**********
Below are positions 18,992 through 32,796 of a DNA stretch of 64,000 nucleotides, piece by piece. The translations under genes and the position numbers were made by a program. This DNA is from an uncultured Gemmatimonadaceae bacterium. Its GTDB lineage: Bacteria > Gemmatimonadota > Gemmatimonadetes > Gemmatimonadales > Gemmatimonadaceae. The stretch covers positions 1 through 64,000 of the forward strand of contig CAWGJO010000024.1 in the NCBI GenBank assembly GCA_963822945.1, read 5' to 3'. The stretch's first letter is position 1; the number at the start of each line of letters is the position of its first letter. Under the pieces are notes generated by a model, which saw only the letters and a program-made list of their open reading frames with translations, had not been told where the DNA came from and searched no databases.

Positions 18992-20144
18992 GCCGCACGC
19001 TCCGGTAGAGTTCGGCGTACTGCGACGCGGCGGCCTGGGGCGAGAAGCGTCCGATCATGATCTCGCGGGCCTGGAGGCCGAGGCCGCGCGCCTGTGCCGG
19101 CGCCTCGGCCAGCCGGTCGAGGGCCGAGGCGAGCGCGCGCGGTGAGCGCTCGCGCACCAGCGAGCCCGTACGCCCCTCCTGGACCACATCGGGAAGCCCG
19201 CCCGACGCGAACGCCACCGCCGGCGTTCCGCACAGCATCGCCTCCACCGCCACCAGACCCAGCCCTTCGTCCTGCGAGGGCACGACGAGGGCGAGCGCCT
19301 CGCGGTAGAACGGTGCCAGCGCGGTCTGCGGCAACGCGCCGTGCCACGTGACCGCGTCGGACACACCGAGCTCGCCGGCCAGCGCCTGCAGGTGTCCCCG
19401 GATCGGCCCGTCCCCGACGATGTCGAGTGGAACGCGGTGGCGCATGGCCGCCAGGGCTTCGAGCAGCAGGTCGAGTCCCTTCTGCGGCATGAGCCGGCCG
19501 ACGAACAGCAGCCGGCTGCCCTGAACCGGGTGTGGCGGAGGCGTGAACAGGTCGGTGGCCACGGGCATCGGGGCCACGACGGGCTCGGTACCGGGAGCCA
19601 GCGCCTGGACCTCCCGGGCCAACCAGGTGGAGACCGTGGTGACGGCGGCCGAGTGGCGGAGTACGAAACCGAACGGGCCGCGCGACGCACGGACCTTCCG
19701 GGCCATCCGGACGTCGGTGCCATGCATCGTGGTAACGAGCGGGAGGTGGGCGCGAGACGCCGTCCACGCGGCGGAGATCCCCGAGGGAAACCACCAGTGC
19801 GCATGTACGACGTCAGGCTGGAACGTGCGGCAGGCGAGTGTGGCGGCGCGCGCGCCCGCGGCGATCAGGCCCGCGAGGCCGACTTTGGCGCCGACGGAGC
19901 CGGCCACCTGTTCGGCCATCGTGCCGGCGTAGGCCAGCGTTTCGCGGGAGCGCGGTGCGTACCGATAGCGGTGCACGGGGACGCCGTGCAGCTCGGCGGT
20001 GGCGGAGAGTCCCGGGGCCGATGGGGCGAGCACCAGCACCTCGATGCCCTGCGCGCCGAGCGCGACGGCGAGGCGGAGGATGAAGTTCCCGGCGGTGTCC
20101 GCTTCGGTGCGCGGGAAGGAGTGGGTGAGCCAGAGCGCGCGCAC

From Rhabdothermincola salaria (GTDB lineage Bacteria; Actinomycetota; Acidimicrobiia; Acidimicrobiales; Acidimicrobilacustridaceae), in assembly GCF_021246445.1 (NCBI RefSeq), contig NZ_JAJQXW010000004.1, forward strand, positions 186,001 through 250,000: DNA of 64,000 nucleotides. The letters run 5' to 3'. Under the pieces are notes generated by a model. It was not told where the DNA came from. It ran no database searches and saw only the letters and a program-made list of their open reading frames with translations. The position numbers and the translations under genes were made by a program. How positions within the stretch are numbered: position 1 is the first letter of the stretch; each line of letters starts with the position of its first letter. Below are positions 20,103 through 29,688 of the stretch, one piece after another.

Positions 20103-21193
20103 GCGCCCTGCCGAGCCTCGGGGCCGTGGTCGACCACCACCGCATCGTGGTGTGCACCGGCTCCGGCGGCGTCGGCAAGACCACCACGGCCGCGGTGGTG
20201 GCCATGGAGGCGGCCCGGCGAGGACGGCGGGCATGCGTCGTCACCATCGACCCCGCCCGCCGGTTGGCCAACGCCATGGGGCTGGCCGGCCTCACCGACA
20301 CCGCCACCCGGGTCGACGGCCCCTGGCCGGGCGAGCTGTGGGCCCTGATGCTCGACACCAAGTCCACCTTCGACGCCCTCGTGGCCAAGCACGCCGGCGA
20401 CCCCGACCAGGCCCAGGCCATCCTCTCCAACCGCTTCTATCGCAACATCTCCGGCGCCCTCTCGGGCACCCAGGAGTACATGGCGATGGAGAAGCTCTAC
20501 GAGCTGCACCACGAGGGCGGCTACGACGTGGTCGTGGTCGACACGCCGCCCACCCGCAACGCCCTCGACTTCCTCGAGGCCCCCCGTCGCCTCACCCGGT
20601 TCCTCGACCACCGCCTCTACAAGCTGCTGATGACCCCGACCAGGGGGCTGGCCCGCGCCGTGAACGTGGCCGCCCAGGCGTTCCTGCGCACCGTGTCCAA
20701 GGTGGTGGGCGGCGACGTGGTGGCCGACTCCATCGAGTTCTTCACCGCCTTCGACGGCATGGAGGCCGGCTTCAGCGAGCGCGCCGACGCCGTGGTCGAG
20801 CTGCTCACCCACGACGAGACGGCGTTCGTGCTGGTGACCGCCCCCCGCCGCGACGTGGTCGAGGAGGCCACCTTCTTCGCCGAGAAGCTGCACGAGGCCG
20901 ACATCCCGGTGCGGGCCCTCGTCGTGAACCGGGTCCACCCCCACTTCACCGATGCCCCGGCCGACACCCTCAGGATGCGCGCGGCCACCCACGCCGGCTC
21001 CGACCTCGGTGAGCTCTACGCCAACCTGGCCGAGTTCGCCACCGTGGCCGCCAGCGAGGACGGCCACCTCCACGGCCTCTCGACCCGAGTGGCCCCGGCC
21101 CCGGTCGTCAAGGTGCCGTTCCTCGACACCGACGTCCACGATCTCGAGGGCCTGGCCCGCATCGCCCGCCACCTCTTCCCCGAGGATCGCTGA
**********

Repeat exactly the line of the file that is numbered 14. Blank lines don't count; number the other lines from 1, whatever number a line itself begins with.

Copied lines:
20001 GGCGGAGAGTCCCGGGGCCGATGGGGCGAGCACCAGCACCTCGATGCCCTGCGCGCCGAGCGCGACGGCGAGGCGGAGGATGAAGTTCCCGGCGGTGTCC